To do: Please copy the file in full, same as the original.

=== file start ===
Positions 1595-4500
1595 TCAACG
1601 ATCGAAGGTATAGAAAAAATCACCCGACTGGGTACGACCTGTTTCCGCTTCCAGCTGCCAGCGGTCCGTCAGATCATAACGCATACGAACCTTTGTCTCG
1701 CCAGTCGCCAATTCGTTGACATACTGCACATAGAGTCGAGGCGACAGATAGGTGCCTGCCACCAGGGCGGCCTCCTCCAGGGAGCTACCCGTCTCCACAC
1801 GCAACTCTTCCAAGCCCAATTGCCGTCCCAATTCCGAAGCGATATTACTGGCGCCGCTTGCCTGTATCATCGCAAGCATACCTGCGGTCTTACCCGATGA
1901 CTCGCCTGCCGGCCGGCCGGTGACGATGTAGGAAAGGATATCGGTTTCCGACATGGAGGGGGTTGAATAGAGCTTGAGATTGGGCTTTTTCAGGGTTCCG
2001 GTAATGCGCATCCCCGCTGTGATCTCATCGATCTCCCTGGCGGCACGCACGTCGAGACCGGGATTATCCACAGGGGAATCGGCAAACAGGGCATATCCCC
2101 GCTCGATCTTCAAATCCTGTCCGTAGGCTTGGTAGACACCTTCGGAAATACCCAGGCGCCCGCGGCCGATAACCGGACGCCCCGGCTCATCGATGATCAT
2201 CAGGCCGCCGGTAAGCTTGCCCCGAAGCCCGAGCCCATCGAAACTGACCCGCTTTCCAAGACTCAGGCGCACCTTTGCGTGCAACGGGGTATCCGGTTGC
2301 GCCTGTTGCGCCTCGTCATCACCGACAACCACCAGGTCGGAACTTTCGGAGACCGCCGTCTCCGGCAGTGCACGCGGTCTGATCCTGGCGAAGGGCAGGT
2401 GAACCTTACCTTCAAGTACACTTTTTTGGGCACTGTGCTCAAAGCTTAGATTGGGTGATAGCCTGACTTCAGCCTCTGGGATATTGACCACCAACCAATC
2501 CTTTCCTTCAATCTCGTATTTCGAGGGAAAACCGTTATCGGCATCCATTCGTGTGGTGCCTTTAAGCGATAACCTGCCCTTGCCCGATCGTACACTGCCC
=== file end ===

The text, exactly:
Positions 1595-4500
1595 TCAACG
1601 ATCGAAGGTATAGAAAAAATCACCCGACTGGGTACGACCTGTTTCCGCTTCCAGCTGCCAGCGGTCCGTCAGATCATAACGCATACGAACCTTTGTCTCG
1701 CCAGTCGCCAATTCGTTGACATACTGCACATAGAGTCGAGGCGACAGATAGGTGCCTGCCACCAGGGCGGCCTCCTCCAGGGAGCTACCCGTCTCCACAC
1801 GCAACTCTTCCAAGCCCAATTGCCGTCCCAATTCCGAAGCGATATTACTGGCGCCGCTTGCCTGTATCATCGCAAGCATACCTGCGGTCTTACCCGATGA
1901 CTCGCCTGCCGGCCGGCCGGTGACGATGTAGGAAAGGATATCGGTTTCCGACATGGAGGGGGTTGAATAGAGCTTGAGATTGGGCTTTTTCAGGGTTCCG
2001 GTAATGCGCATCCCCGCTGTGATCTCATCGATCTCCCTGGCGGCACGCACGTCGAGACCGGGATTATCCACAGGGGAATCGGCAAACAGGGCATATCCCC
2101 GCTCGATCTTCAAATCCTGTCCGTAGGCTTGGTAGACACCTTCGGAAATACCCAGGCGCCCGCGGCCGATAACCGGACGCCCCGGCTCATCGATGATCAT
2201 CAGGCCGCCGGTAAGCTTGCCCCGAAGCCCGAGCCCATCGAAACTGACCCGCTTTCCAAGACTCAGGCGCACCTTTGCGTGCAACGGGGTATCCGGTTGC
2301 GCCTGTTGCGCCTCGTCATCACCGACAACCACCAGGTCGGAACTTTCGGAGACCGCCGTCTCCGGCAGTGCACGCGGTCTGATCCTGGCGAAGGGCAGGT
2401 GAACCTTACCTTCAAGTACACTTTTTTGGGCACTGTGCTCAAAGCTTAGATTGGGTGATAGCCTGACTTCAGCCTCTGGGATATTGACCACCAACCAATC
2501 CTTTCCTTCAATCTCGTATTTCGAGGGAAAACCGTTATCGGCATCCATTCGTGTGGTGCCTTTAAGCGATAACCTGCCCTTGCCCGATCGTACACTGCCC